Glasnost at NASA
Posted on Mar 31, 2006
The space agency will now allow its scientists to speak to the media without public affairs officials muzzling them.
NASA Administrator Michael D. Griffin unveiled new rules yesterday that govern the release of agency information to news media and the public, his most detailed response yet to embarrassing allegations that NASA’s public affairs office had sought to suppress the release of scientific information not consistent with the views of the Bush administration.
The new eight-page policy, written by an internal team of scientists, lawyers, public affairs specialists and managers, states that NASA scientists are free to talk to members of the media about their scientific findings and even express personal interpretations of those findings—the heart of the controversy that has engulfed the agency since January.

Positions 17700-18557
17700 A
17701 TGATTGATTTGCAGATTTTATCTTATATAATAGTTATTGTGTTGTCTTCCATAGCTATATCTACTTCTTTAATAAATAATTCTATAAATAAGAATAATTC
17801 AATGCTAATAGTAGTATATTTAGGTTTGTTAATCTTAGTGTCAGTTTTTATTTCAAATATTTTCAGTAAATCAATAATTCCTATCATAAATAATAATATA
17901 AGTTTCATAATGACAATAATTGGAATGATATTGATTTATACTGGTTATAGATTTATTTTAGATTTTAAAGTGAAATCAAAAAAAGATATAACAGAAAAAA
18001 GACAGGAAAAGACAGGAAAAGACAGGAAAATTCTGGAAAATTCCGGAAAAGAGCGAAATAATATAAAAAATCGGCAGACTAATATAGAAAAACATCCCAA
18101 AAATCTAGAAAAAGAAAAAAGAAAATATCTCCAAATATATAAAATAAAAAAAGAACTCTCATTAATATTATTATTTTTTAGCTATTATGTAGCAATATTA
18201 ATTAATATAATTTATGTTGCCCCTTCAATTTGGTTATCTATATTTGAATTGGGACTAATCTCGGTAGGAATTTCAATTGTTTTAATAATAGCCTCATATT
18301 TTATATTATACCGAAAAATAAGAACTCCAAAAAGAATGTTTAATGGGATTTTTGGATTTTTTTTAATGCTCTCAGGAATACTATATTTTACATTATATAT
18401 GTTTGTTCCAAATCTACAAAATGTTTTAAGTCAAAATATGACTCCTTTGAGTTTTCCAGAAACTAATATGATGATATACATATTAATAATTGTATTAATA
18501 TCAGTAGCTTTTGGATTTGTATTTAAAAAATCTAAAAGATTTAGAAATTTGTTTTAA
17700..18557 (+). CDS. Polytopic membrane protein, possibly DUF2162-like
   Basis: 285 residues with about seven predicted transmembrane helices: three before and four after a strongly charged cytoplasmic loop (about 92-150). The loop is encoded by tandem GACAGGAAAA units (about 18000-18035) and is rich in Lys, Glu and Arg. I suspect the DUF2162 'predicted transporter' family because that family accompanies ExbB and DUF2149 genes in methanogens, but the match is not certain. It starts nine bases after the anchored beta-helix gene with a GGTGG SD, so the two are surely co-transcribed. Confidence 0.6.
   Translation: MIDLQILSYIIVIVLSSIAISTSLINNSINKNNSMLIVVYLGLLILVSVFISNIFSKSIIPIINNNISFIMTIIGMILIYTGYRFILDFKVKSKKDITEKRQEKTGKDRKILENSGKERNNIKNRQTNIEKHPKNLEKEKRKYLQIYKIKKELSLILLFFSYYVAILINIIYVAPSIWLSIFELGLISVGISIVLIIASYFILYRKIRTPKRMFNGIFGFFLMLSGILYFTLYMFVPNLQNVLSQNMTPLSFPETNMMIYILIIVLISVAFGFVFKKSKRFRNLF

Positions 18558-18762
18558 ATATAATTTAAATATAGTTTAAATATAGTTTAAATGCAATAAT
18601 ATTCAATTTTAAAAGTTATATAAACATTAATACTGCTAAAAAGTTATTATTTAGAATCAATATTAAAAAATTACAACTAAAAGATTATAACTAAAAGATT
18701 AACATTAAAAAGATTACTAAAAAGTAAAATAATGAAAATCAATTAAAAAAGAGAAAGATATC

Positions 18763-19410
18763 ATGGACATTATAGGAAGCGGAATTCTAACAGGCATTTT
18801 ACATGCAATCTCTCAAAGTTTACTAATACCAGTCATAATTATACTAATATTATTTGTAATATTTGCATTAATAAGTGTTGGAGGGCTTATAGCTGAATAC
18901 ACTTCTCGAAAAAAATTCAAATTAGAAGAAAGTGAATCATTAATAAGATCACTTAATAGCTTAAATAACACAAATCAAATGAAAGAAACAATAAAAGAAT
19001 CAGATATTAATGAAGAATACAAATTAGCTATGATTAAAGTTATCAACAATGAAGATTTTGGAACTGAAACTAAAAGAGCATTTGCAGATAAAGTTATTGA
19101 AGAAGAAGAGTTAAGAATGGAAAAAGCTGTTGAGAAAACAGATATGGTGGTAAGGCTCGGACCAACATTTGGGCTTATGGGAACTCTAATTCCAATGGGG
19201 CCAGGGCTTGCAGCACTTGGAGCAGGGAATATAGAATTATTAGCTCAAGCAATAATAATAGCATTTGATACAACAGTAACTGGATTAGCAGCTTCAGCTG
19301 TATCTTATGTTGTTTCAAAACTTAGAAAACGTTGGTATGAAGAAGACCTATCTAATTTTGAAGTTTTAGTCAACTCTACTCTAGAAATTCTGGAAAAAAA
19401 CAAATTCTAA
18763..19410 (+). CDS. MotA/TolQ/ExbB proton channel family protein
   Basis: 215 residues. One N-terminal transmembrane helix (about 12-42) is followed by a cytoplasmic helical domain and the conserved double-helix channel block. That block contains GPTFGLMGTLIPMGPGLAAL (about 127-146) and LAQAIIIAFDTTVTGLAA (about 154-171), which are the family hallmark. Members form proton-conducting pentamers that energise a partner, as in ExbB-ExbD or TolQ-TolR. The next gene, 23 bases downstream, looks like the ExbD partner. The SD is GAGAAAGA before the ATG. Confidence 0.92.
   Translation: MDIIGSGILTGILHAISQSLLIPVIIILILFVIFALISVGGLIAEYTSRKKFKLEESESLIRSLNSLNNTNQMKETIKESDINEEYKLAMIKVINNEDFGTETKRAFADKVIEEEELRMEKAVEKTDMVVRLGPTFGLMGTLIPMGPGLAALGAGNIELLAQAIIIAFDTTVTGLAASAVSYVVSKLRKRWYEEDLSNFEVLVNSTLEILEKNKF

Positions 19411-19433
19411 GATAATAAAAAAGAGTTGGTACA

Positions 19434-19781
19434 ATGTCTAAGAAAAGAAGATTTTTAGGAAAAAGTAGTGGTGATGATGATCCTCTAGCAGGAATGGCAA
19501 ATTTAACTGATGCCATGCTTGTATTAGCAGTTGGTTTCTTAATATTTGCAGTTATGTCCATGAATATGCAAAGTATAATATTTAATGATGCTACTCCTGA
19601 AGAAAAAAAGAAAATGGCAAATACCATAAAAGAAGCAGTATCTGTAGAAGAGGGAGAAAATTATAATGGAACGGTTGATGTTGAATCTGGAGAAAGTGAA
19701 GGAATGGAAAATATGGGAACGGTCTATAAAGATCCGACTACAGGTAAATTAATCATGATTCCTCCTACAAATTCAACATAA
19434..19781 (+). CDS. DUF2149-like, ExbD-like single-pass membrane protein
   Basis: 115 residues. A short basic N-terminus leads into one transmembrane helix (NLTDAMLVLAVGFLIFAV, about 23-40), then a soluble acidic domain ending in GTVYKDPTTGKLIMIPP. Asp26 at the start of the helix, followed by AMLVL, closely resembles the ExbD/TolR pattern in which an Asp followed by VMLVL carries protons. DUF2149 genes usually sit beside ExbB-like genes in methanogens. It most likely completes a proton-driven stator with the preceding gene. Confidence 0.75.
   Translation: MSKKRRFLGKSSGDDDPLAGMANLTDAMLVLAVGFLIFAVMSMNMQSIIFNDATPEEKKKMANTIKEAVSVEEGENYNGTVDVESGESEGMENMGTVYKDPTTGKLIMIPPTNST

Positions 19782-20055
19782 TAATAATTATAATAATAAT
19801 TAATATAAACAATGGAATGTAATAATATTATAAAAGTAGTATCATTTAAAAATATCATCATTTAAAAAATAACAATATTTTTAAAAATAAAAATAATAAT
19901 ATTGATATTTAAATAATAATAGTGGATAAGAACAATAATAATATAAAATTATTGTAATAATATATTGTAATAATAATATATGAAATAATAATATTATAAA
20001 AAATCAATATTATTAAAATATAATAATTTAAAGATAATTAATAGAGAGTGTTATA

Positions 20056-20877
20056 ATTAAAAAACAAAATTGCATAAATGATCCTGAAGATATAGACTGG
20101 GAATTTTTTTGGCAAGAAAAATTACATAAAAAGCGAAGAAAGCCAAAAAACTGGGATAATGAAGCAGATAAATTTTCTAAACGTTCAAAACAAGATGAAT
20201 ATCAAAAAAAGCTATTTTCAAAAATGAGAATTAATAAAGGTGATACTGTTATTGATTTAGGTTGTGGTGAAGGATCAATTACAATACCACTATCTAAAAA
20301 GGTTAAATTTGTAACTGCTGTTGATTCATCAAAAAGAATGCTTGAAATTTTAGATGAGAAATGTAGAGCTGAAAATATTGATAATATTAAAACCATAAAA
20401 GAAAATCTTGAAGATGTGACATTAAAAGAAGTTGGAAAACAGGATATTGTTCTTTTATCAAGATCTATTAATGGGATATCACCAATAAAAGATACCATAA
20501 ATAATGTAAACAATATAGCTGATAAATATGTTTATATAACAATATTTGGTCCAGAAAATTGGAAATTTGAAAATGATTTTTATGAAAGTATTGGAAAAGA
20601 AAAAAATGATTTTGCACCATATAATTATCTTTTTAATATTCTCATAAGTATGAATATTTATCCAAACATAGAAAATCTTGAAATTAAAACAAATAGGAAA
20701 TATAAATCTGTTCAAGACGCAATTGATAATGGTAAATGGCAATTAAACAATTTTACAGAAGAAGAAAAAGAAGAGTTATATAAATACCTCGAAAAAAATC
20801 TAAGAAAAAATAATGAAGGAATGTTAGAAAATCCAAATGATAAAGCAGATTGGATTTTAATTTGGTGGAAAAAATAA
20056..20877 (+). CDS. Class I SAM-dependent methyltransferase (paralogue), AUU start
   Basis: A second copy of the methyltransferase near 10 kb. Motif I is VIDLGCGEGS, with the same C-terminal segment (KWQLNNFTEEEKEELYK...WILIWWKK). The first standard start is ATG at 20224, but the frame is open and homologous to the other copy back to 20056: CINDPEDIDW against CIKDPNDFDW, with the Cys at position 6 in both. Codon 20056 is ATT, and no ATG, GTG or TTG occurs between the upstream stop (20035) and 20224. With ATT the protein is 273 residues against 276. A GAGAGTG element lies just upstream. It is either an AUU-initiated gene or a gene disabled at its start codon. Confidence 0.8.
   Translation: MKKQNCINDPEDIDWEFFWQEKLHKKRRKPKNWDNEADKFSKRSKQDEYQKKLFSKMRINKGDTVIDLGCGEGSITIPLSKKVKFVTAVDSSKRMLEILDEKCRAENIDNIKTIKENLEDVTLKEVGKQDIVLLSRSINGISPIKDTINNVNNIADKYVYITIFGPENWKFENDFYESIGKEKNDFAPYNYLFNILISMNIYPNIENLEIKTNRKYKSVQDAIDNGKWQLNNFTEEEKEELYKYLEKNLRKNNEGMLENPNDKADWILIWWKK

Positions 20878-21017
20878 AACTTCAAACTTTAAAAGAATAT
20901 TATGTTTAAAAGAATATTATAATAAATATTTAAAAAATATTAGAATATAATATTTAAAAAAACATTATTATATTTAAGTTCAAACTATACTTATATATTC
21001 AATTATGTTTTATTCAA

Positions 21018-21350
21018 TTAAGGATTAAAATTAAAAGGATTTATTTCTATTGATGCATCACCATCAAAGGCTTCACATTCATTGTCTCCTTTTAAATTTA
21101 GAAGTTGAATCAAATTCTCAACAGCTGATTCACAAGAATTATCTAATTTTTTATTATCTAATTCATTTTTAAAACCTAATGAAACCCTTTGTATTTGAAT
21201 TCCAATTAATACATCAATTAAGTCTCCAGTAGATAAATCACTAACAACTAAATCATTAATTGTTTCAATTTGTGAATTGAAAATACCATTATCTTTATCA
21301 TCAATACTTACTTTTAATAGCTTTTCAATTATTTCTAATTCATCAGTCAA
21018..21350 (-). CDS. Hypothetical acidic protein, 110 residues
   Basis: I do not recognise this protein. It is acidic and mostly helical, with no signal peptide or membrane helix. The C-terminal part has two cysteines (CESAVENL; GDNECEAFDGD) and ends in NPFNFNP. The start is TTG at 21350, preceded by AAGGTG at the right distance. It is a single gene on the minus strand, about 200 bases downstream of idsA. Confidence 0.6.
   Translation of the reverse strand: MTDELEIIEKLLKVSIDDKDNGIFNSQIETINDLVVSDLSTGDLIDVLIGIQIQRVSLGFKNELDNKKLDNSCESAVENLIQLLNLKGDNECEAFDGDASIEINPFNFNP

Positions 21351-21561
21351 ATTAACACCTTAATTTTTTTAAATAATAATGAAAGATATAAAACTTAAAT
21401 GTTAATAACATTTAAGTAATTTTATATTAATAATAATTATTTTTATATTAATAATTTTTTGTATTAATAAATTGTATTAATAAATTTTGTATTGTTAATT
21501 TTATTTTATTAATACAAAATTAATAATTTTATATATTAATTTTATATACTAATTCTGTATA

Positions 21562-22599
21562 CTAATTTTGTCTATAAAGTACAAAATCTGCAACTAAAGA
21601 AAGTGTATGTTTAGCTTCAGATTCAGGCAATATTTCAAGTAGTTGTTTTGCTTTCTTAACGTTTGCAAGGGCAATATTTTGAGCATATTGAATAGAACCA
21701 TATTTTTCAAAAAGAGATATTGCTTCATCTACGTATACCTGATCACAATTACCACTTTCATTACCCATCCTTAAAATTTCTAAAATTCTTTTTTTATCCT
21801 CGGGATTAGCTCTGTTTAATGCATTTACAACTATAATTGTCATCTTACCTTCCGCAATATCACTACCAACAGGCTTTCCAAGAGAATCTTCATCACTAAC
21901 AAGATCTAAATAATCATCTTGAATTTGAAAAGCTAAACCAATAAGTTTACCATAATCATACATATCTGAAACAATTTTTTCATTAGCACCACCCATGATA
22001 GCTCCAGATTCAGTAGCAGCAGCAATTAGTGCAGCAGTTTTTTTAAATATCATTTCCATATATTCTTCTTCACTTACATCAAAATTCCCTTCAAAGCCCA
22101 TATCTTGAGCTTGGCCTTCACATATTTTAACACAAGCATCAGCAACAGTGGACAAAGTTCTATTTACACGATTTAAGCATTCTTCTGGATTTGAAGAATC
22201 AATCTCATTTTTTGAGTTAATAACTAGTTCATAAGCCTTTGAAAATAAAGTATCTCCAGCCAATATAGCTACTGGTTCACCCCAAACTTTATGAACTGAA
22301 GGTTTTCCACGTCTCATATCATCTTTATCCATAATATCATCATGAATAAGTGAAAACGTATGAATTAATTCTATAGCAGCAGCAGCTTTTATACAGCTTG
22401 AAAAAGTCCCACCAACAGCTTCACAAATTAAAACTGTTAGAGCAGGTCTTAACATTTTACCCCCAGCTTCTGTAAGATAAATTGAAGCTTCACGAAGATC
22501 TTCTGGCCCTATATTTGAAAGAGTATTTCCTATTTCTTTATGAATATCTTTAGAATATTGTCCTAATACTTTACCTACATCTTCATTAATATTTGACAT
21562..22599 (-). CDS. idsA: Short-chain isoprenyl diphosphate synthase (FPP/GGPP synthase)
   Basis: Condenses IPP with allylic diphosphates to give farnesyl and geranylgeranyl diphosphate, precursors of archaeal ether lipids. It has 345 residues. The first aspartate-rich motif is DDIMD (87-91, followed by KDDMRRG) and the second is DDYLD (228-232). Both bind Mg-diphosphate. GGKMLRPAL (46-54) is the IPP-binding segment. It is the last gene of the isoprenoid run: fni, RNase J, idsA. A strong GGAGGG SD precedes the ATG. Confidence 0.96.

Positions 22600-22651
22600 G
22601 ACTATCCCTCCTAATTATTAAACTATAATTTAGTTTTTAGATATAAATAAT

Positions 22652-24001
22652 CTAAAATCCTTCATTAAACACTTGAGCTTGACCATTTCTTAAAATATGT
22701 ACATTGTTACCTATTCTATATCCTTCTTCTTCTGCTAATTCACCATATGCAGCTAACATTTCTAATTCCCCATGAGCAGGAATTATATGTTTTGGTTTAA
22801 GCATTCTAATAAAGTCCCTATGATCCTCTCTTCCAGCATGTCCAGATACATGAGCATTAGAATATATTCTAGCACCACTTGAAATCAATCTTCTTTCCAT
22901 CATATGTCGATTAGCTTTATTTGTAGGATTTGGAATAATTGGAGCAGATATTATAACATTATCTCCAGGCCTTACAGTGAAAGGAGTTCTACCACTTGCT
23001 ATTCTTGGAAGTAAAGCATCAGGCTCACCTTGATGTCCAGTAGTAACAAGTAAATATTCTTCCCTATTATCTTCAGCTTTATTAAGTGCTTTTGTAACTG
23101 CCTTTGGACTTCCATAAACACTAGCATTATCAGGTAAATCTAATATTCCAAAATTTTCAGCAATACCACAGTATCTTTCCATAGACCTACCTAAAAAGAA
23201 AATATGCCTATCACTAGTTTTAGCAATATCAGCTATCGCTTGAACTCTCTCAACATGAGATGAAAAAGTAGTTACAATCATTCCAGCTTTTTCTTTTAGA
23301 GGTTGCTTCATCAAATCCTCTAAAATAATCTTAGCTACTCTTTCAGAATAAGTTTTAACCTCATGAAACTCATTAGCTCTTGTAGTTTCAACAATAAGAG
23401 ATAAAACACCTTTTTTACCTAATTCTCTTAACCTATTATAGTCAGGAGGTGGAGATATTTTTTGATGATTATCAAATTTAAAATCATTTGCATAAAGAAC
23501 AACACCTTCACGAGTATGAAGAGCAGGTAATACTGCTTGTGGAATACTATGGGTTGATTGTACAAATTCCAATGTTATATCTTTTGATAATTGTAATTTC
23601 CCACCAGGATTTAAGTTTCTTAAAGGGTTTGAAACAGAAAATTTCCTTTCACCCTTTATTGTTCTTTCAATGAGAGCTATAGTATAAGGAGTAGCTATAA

It also makes clear that scientists are not required to have a public affairs officer with them when they speak with members of the media, though Griffin emphasized yesterday in comments broadcast to NASA employees that he believes such behavior is unwise.